David Bourget (Western Ontario)
David Chalmers (ANU, NYU)
Rafael De Clercq
Jack Alan Reynolds
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Philosophy and Literature 32 (2):pp. 258-277 (2008)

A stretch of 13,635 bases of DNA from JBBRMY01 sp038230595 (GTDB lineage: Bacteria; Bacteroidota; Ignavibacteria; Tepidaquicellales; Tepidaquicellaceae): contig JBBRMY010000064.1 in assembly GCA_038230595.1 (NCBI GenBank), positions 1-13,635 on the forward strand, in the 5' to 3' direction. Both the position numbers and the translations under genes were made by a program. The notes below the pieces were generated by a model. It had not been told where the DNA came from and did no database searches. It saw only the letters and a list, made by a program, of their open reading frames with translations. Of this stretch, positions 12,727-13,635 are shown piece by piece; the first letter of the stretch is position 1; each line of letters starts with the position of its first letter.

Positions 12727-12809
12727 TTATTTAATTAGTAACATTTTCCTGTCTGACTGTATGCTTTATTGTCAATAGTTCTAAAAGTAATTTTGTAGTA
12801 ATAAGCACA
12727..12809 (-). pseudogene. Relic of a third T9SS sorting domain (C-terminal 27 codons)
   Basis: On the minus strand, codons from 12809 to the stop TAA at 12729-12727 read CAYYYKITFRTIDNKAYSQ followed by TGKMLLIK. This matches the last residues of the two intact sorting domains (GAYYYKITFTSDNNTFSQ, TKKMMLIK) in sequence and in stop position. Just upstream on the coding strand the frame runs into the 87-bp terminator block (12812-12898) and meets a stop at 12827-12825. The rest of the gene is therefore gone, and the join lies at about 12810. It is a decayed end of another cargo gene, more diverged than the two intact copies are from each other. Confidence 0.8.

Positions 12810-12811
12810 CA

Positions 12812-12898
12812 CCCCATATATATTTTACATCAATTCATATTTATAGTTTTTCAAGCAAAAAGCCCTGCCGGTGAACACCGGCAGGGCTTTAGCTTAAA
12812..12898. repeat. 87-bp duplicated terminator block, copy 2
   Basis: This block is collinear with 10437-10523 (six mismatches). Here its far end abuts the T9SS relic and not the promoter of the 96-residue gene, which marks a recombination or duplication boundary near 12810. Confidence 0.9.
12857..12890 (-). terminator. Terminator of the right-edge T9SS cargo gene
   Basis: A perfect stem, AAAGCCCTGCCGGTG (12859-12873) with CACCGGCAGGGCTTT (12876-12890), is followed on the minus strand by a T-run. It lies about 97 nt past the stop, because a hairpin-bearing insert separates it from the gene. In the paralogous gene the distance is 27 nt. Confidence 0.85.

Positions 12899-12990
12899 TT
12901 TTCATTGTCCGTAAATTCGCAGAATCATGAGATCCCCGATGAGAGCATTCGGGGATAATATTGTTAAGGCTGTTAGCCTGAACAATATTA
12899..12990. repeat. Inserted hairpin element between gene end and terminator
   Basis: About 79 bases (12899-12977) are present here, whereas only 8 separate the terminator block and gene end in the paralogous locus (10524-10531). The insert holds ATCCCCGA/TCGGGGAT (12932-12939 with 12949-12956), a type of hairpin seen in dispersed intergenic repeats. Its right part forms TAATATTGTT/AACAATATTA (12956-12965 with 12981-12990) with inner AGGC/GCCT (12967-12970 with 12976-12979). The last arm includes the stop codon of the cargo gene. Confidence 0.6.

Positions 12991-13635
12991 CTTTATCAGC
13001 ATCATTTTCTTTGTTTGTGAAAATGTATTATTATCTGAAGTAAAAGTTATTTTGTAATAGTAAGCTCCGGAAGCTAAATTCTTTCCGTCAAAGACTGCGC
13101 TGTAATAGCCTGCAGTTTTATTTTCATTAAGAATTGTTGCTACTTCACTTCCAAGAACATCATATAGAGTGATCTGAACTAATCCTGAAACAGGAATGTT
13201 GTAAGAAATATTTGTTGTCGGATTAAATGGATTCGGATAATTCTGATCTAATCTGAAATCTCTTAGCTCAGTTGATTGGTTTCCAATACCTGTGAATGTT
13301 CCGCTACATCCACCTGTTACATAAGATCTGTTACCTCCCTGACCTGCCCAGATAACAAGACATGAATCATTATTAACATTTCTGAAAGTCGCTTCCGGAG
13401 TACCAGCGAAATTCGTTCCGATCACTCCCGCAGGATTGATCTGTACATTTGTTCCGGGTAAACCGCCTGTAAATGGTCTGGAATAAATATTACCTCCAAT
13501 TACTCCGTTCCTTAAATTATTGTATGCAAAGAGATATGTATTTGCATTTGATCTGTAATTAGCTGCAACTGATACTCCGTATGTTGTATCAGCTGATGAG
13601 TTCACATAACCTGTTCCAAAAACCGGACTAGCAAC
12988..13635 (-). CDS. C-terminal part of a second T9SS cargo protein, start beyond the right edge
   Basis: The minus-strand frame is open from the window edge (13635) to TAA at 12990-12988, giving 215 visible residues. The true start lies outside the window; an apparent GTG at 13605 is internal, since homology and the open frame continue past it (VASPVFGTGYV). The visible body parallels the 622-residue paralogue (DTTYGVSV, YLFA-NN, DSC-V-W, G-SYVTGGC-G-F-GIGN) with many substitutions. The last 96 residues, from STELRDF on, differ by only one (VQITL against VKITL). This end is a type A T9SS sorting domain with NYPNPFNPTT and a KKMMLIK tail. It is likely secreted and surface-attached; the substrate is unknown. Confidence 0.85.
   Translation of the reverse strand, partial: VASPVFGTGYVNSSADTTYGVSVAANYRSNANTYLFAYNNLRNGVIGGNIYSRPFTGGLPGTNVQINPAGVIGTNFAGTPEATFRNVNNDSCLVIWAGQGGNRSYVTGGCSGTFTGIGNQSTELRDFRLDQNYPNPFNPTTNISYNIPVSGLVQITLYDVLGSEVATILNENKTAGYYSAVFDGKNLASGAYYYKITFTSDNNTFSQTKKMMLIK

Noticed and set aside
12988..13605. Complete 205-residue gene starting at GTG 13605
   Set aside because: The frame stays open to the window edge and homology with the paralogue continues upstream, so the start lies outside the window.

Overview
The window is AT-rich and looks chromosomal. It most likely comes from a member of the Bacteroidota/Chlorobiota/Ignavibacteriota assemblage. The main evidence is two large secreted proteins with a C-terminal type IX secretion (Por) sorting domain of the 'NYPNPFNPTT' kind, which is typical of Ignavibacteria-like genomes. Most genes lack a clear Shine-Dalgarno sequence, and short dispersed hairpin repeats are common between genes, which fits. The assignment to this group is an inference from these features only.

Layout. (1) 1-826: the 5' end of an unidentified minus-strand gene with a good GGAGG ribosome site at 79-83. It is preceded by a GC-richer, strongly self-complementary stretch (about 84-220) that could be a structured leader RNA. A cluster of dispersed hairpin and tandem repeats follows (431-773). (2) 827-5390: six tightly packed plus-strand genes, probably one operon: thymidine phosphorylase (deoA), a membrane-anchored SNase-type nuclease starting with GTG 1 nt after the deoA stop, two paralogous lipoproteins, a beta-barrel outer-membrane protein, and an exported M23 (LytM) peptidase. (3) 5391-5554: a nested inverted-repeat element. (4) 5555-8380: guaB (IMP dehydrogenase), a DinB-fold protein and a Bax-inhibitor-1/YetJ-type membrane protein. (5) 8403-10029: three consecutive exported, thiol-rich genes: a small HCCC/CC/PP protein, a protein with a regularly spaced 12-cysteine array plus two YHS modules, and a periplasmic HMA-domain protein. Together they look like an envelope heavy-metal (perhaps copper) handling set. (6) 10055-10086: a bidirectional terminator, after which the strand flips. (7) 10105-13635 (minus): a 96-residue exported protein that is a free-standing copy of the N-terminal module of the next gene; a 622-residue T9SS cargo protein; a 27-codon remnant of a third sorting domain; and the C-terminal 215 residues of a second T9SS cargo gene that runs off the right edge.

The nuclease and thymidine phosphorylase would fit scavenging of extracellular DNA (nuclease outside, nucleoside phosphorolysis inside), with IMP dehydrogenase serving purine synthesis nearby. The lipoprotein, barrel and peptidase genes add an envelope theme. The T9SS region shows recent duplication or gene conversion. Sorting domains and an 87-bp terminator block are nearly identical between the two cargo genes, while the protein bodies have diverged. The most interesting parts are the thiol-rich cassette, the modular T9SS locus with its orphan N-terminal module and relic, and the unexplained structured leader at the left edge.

Attempts to explain emotional responses to fiction such as Jenefer Robinson's use of research into the psychology of emotions. Robinson argues that triggers for emotion are much the same way whether a stimulant is real or imaginary. This does not explain the influence of our foreknowledge and continuing judgments during emotional episodes. We know beforehand and all along that the people and events we respond to in fiction are not real. Robinson's difficulty comes from her dependence on an input-output model of the emotions. Research on mental processing improves on this by revealing a relationship between at least two types of processes: data-driven processing and hypothesis-driven processing (otherwise known as schema processing). It is this relationship that accounts for the emotional response to fiction.
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